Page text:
John Lichfield: Our Man In Paris

Revealed at last: how to make the French queue

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The best kept secret in Paris has been unveiled. Allegedly.

We speak not of the codes to the French nuclear deterrent. Nor of the true state of the Sarkozy marriage. We speak of the recipe for a steak sauce. This is a magical recipe, a recipe capable of making Parisians do something which Parisians usually refuse to do. To form an orderly queue.

For almost half a century, Parisians and tourists, rain or shine, summer or winter, lunch or dinner, have been queuing for tables at a restaurant which offers only one choice of main dish: steak and chips.

The secret of the success of the Relais de Venise, or "L'Entrecote" as it is sometimes known, is the sauce served with the steak. This is a sauce the colour of pea soup, which is at once sharp and strangely gentle, tangy and sweet.

The recipe for this sauce is a family secret which has remained secret for 48 years.

Until now. In a piece of daring investigative journalism, the Le Monde restaurant critic, Jean-Claude Ribaut, has subjected the sauce to chemical and culinary analysis. He claims to have penetrated the secret of Le Relais de Venise (271, Boulevard Pereire, at Porte Maillot in the 17th arrondissement) at last.

What is the magic ingredient which makes people queue in the rain outside a restaurant which has only one main dish and takes no reservations? The answer he says is "Chicken livers".

The sauce at the Relais de Venise - which now has a franchise in London - is composed, he says, of chicken livers, thyme, thyme flowers, white mustard, single cream, butter, water, salt and pepper. Unlike most French sauces, there are no eggs, no flour, no vegetables. M. Ribault says the secret of the sauce lies partly in how you make it. Dexterity is needed. And practice. (Details below). I called Hélène Godillot, the owner of Le Relais de Venise. It was her father, Paul Gineste de Saurs, who started the restaurant in 1959. He took over a defunct Italian restaurant and quite liked the Gondola scenes painted on the walls. He decided to keep them. Hence the name: Le Relais de Venise (The Venice Inn).

The Gondolas are still there (replicated in the restaurant in London, which opened in 2005). The sauce introduced by Mme Godillot's father is still there (also faithfully replicated in London). Is Mme Godillot not furious that her family secret has been exposed?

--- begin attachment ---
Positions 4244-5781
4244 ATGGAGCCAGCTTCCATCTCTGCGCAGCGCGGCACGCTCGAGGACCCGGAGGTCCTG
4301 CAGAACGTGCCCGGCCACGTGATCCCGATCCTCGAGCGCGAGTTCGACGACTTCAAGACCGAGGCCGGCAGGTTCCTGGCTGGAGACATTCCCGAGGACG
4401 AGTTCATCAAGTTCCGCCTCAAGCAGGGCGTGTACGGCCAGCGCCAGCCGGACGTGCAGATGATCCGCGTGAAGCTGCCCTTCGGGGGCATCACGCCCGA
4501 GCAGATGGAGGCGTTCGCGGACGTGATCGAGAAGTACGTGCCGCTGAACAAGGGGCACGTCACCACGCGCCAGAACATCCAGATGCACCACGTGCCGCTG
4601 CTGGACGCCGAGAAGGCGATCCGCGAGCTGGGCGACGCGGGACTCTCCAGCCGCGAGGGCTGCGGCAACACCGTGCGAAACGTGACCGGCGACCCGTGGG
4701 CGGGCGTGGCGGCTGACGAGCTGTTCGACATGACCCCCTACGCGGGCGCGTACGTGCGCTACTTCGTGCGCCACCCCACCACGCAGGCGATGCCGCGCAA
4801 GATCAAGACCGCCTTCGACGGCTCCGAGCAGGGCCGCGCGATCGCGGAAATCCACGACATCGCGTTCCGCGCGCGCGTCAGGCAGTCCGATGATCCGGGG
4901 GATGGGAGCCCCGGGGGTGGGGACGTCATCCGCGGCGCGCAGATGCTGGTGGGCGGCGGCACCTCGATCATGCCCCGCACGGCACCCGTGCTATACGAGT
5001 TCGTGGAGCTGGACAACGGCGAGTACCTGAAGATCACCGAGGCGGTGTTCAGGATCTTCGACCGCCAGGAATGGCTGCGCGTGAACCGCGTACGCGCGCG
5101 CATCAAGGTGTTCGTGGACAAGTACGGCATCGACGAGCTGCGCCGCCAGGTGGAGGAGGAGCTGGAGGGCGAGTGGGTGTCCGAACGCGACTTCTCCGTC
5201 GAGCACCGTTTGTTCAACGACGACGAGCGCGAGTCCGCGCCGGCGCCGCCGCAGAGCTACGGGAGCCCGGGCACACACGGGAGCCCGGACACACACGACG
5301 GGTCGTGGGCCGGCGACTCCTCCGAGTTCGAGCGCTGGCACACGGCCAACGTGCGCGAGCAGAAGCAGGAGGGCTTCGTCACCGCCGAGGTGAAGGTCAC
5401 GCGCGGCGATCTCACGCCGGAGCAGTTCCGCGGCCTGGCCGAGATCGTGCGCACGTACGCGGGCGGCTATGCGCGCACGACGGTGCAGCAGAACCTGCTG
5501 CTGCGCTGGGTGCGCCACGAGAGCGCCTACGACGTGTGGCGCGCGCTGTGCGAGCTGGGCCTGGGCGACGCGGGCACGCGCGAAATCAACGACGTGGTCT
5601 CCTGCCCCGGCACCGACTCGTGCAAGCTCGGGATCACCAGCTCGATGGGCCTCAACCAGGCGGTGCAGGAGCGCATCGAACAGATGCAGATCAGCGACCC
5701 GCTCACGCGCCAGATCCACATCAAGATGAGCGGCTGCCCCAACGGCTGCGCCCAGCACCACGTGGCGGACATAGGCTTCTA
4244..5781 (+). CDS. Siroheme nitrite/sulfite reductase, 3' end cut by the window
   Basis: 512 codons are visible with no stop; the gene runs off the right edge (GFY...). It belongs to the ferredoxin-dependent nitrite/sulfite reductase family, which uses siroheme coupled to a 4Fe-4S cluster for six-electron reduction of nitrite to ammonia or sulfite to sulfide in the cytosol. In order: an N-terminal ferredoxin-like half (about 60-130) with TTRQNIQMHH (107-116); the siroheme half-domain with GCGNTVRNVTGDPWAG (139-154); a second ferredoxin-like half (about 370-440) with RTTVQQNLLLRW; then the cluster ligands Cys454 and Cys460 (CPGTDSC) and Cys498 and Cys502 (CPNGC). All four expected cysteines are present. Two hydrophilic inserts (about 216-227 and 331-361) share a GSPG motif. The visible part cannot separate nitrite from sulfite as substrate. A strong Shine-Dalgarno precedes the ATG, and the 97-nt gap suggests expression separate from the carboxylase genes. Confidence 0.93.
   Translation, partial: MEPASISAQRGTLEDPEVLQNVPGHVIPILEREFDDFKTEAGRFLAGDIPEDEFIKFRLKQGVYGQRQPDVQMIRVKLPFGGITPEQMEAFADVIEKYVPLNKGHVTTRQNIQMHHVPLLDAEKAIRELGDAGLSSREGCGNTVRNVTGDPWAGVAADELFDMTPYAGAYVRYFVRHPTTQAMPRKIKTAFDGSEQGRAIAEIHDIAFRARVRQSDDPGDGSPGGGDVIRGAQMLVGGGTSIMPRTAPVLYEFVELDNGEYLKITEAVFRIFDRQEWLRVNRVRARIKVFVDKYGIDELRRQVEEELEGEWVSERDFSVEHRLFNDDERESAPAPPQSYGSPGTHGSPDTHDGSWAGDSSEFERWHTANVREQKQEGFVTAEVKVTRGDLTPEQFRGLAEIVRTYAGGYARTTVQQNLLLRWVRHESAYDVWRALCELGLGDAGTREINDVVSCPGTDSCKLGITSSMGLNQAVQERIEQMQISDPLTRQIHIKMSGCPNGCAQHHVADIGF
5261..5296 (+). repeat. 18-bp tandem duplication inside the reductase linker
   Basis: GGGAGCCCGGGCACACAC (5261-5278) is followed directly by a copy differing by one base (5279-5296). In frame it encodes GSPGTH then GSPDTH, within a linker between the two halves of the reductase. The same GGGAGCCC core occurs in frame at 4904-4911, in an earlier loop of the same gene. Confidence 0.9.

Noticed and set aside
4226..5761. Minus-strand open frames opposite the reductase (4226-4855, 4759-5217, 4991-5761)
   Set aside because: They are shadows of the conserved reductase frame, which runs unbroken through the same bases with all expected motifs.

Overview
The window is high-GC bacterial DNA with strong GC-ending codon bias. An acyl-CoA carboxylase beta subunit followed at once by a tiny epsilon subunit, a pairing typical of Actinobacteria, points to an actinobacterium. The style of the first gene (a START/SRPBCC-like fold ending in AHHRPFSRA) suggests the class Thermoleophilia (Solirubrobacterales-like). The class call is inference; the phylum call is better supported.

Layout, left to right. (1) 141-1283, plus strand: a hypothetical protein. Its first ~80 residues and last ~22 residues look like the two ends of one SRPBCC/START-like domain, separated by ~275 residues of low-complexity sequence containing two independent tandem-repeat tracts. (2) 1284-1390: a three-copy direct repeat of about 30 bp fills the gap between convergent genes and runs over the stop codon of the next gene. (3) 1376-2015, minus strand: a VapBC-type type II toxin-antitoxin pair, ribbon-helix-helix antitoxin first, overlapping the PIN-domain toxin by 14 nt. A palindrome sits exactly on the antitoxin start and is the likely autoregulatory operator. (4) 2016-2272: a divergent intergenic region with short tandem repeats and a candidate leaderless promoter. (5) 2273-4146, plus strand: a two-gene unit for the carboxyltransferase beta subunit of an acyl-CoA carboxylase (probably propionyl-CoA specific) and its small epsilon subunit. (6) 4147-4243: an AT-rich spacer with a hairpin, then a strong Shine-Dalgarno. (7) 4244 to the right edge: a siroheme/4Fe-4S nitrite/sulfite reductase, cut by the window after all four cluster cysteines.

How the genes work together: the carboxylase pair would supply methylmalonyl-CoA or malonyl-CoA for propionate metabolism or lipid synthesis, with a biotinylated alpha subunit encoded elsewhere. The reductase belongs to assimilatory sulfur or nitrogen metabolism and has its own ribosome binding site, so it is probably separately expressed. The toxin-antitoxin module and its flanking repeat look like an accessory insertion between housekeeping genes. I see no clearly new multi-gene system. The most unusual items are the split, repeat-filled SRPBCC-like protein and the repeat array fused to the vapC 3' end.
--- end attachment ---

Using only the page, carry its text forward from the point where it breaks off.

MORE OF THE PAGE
"All I will say to you is 'try it'," Mme Godillot told me politely. "Just try the recipe that they give in Le Monde. I defy anyone to make our sauce with that recipe. I don't know where he gets that information. It has no relation to our sauce. Our secret remains intact."

Here, then, for what it is worth, is Le Monde's version of the Relais de Venise steak sauce. No quantities are given. You just have to guess or experiment.

"Whiten the chicken livers with fresh thyme and then let them darken slightly. On a gentle heat, reduce the single cream with white Dijon mustard and flavour with fresh thyme flowers. Put the chicken livers in a mixer and then blend them through a chinois (conical strainer) into the cream and mustard."

"When the sauce thickens, add butter and a little water and salt and pepper."

If you get it right, a queue will form outside your kitchen.

* A mysterious and disturbing incident occurred the other day at the Paris offices of the BBC (also home of The Independent).

A man in a trenchcoat was lurking on the stairs. He seemed uncertain why he was there. When the door was left ajar for a moment, he blocked it with his foot and shouted: "Vive, Gordon Brown" (pronounced in French "broon").

The French Brownite was later identified as Jean-François Probst, 58, former spin-doctor to President Jacques Chirac.

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